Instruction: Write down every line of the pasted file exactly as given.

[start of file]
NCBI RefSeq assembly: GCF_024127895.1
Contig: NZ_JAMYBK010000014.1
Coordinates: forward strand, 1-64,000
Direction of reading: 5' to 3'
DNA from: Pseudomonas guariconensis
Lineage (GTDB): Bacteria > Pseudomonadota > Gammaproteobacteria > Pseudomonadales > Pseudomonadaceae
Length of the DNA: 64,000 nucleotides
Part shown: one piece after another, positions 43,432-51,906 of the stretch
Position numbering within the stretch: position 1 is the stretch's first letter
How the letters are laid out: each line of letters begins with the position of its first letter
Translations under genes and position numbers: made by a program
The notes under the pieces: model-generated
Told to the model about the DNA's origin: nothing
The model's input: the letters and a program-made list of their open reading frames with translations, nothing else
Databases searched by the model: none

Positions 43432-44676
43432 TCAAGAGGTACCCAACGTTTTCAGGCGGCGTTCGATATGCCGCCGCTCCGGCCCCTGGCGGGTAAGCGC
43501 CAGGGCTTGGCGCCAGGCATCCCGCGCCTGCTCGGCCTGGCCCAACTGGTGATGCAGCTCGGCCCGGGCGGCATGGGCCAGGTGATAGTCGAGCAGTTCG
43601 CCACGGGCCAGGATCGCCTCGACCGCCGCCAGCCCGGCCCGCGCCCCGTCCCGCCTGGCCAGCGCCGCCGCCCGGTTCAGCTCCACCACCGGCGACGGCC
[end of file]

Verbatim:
NCBI RefSeq assembly: GCF_024127895.1
Contig: NZ_JAMYBK010000014.1
Coordinates: forward strand, 1-64,000
Direction of reading: 5' to 3'
DNA from: Pseudomonas guariconensis
Lineage (GTDB): Bacteria > Pseudomonadota > Gammaproteobacteria > Pseudomonadales > Pseudomonadaceae
Length of the DNA: 64,000 nucleotides
Part shown: one piece after another, positions 43,432-51,906 of the stretch
Position numbering within the stretch: position 1 is the stretch's first letter
How the letters are laid out: each line of letters begins with the position of its first letter
Translations under genes and position numbers: made by a program
The notes under the pieces: model-generated
Told to the model about the DNA's origin: nothing
The model's input: the letters and a program-made list of their open reading frames with translations, nothing else
Databases searched by the model: none

Positions 43432-44676
43432 TCAAGAGGTACCCAACGTTTTCAGGCGGCGTTCGATATGCCGCCGCTCCGGCCCCTGGCGGGTAAGCGC
43501 CAGGGCTTGGCGCCAGGCATCCCGCGCCTGCTCGGCCTGGCCCAACTGGTGATGCAGCTCGGCCCGGGCGGCATGGGCCAGGTGATAGTCGAGCAGTTCG
43601 CCACGGGCCAGGATCGCCTCGACCGCCGCCAGCCCGGCCCGCGCCCCGTCCCGCCTGGCCAGCGCCGCCGCCCGGTTCAGCTCCACCACCGGCGACGGCC